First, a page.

Copyright 2013 by Paula S. Jordan
Ok, so maybe we can’t expect to delve very far into a real alien’s instincts and behaviors, but these are my aliens. I made them up, together with a biosphere, a world, where beings of their particular physical form might evolve. So I figure, why stop with the physical? If it is the benefits and challenges of a world that shape a species, wouldn’t the same forces also shape the instincts, the imperatives for survival, and the functioning of the minds and senses of the aliens evolved there?
Then, with the motivations and capacities of the critters well in hand, why not just turn around and take a look at the universe as a whole–the one we all inhabit–as these aliens, with their uniquely evolved and calibrated set of senses, might perceive it?
These beings will see and hear in the wavelengths that provide the information they need to survive in their particular environment. Their bodies will tolerate the ranges of heat and cold that their environment provides. Their senses of smell and taste will be attuned to the chemical compounds that most affect their lives. The acuities of any or all their senses may differ from ours, and they may have senses we have never dreamed of, for detecting elements of their environment that we have no survival-level need to detect.
In short, their perception of physical reality, what I think of as their sensory universe, will differ from ours to the same degree that their biosphere differs from Earth. All of which will affect the ways in which these guys think and behave differently from us.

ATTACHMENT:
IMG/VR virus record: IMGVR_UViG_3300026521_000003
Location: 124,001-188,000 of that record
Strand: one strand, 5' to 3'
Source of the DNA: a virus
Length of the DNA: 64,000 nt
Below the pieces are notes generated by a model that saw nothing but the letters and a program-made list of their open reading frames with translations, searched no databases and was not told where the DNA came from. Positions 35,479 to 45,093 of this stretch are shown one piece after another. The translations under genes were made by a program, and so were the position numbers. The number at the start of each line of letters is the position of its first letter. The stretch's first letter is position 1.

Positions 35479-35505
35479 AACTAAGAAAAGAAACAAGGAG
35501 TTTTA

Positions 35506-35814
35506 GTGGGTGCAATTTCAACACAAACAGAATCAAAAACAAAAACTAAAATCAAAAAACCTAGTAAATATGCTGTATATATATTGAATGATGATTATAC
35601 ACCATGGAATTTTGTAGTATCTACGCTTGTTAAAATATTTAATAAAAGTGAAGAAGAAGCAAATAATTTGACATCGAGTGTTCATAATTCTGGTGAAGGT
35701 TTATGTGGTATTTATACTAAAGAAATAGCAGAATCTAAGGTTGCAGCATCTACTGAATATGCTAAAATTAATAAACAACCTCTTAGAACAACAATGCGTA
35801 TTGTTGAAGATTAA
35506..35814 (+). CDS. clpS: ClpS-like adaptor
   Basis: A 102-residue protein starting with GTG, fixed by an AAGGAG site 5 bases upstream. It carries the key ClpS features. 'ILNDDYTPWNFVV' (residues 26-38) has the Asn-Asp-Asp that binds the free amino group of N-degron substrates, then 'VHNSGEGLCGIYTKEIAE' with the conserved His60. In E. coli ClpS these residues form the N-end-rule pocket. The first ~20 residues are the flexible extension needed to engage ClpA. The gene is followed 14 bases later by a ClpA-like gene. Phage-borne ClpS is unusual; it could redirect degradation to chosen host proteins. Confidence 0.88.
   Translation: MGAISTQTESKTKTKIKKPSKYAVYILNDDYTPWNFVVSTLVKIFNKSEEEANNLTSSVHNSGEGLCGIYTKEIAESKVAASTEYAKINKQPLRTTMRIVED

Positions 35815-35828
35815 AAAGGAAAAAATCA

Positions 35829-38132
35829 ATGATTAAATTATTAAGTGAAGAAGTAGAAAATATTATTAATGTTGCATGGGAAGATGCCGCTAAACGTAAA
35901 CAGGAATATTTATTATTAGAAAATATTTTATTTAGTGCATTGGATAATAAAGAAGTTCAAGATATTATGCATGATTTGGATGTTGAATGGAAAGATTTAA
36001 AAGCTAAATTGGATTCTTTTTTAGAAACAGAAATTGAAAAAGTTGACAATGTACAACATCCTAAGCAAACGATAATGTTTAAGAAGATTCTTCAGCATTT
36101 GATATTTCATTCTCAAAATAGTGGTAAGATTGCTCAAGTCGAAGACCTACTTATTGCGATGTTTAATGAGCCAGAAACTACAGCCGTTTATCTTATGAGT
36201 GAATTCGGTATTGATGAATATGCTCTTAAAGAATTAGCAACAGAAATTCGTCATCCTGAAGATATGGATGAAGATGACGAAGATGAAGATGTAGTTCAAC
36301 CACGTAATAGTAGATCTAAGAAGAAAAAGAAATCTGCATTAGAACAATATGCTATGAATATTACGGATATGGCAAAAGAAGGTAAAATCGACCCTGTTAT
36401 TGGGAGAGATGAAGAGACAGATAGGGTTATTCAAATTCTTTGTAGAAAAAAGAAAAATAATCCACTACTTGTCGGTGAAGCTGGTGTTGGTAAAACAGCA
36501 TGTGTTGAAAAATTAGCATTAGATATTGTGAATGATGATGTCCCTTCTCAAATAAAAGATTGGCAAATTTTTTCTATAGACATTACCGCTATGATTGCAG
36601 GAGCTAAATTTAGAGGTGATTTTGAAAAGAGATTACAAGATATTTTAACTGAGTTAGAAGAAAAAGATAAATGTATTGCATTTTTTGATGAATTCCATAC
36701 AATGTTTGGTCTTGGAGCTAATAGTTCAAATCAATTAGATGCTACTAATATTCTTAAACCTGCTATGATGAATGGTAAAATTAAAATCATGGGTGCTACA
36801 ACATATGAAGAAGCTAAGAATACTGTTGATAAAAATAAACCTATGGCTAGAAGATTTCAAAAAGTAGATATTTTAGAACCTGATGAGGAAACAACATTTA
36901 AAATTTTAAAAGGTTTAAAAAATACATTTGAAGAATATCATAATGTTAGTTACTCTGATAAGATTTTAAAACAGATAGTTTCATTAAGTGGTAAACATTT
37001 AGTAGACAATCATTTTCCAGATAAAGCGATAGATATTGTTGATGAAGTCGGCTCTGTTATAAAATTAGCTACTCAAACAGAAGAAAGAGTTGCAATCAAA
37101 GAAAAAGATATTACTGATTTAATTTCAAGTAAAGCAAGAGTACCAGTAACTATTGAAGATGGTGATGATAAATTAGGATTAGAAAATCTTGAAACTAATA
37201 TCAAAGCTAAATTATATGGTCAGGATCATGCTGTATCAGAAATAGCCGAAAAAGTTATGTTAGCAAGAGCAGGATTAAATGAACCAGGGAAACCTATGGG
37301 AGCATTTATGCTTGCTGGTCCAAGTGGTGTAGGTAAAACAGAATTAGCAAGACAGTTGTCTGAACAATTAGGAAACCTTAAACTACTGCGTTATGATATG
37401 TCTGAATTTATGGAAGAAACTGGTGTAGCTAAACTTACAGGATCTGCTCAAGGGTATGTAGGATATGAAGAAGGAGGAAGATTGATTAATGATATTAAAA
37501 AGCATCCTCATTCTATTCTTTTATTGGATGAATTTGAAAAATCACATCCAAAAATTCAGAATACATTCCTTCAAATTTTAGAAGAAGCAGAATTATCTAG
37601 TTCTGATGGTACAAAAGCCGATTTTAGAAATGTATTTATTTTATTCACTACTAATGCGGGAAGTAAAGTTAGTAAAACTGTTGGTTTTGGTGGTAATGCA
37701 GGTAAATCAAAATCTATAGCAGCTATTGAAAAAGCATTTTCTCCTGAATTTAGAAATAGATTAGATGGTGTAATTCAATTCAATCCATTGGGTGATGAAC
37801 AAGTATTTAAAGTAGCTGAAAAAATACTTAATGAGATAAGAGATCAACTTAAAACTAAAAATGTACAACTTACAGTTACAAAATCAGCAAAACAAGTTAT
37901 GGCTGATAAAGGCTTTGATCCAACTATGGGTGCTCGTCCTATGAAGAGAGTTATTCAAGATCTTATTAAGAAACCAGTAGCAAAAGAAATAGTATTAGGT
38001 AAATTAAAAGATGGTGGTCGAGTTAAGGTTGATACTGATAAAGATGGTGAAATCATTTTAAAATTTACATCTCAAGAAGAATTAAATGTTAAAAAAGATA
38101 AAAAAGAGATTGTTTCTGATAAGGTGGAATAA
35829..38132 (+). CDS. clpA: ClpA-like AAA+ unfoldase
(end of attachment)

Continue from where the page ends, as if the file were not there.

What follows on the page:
Ok, so I had been ruminating over all this for a while.
Then the other day I happened upon an article by Geoff Brumfiel in the Septenber 2013 Smithsonian entitled “Creating the New Human.” In it, scientists that he interviewed reflect on “a new era in bionic limbs and organs” in which highly advanced devices now in production or development are already capable of replacing “more than 50 percent of the human body.”
This, Brumfiel writes, has bioethicists, theologians, and others asking themselves “How much of a human being can be replaced and still be considered human?”
None seem concerned about devices that repair the ravages of disease or accident, aside from the worry that some might affect “a patient’s ability to relate to other people,” or “transform the brain into a semi-organic supercomputer.” But the biggie on the list seems to be this, that if such devices should “endow people with senses that perceive wavelengths of light, frequencies of sound, and even types of energy that are normally beyond our reach,” such people “might no longer be described as strictly ‘human.’”
There are uncountable elements that make “us” who we are, but our shared Sensory Universe is fundamental.